I really don't remember a lot of teams in this event that had young children with them. It presented quite a challenge in teaching them the rules of the road. It was also a great way to teach them about the problems of one particular disease and that they could help by getting donations and challenging themselves. It is one of my favorite memories as a family.
Day two and the ride home was always rough. It was nice to start the morning with a pancake breakfast provided by the MS Society after you camped at the high school the night of the first day. But then you had to face the reality that you had to get back on that saddle. Any benefits that "Doc" may have had from baby powder had disappeared. It got bad enough that we poured ice water on our seats periodically to cool things off and hopefully ease the pain.
The ride home was always a little quieter. We would amuse ourselves by spotting new spandex violations and enjoying the more athletic competitors and the view that both groups offered. The ride home was also more challenging mentally. Although the mileage each day was approximately the same, it always seemed so much longer the second day. The first year that we did the MS 150, "Mommy" got within about 20 miles of the end and couldn't go any further. "Calvin" was struggling too, but he refused to give up. We lied to that boy for 20 miles and kept telling him that we only had 5 miles to go. For every two we actually rode, we cut the number by one so that mentally he thought he was close to home! "Mommy" was waiting with friends at the finish line. We all backed up and let him be the first across the line. Of course he didn't hesitate to put his hands in the air to claim victory over us all. The vision of her younger brother crossing that finish line really impacted "Mommy". She was so angry with herself for getting so close and quitting. A good lesson for her. I don't think she ever did that again with any challenge that she has faced. It was worth every painful mile to see "Calvin's" face when he crossed the finish line. The joy and pride was beyond anything that I can describe!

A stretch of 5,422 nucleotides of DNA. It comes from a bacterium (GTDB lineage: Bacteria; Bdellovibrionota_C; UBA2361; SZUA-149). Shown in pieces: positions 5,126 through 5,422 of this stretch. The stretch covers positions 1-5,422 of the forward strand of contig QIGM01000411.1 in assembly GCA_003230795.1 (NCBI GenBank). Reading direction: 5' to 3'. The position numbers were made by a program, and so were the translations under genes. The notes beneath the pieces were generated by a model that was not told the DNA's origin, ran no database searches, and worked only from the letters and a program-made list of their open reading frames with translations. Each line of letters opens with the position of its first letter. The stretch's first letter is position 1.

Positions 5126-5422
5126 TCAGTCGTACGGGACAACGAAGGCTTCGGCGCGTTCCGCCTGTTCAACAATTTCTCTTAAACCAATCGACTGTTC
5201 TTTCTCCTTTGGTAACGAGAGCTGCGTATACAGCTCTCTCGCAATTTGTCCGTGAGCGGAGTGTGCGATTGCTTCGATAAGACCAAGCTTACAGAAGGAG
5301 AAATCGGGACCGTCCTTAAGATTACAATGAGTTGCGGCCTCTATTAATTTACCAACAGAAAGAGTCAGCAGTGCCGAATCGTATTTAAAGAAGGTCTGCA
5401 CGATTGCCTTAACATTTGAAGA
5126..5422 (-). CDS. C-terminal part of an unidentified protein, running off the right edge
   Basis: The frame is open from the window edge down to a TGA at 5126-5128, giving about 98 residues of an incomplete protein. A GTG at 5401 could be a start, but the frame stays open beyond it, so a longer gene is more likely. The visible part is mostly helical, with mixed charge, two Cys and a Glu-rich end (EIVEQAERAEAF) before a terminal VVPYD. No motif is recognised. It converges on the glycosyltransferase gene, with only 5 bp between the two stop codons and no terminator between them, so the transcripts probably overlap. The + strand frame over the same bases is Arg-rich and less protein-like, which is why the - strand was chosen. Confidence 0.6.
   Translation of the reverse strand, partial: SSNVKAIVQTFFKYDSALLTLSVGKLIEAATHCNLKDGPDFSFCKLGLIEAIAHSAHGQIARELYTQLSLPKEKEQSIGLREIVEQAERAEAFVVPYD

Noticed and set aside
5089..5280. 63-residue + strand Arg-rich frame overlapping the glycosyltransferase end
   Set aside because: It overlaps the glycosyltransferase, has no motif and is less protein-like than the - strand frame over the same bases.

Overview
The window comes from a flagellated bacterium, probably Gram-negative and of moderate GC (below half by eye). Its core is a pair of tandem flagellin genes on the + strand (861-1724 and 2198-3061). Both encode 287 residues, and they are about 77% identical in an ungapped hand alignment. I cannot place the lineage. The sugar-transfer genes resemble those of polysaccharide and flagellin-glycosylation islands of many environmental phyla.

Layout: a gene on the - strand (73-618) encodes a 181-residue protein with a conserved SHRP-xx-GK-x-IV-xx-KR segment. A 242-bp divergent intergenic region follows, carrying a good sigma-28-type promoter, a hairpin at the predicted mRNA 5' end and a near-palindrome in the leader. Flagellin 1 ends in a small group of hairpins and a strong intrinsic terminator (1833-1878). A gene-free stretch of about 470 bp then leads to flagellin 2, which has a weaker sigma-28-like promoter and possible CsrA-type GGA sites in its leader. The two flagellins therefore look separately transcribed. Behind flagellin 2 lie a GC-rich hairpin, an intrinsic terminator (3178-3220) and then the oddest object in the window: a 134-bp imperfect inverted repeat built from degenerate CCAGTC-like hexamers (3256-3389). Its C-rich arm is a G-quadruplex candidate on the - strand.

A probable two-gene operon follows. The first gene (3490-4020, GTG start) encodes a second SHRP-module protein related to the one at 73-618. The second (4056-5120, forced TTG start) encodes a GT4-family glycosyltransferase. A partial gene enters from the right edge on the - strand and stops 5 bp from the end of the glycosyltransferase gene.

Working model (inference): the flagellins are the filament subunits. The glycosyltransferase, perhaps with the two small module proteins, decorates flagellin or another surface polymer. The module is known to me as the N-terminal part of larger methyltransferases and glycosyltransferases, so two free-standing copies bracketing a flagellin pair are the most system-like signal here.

Everyone earned their "high fives" on these trips! We got off our bikes and loaded them in the truck. None of us walked well. It was sort of a waddle in a wide stance. I don't know why we never thought to have pillows in the car to sit on for the ride home. I do remember how great it felt to take a warm shower, sit on the couch and finally put my head on my pillow that night. I was so proud of these young children who persevered and did a great deed by donating to the Multiple Sclerosis Society.
To "The Ninja" and "the Blonde" - be safe and be smart and try to take a few pictures of the best and worst to share with the rest of us! Proud of both of you for taking on yet another challenge for a worthy cause!
Wife, Mother, Mother, Mother, Mother, Mother, Mother, Mother, Nurse, Grandmother, Friend...that's me in a nutshell!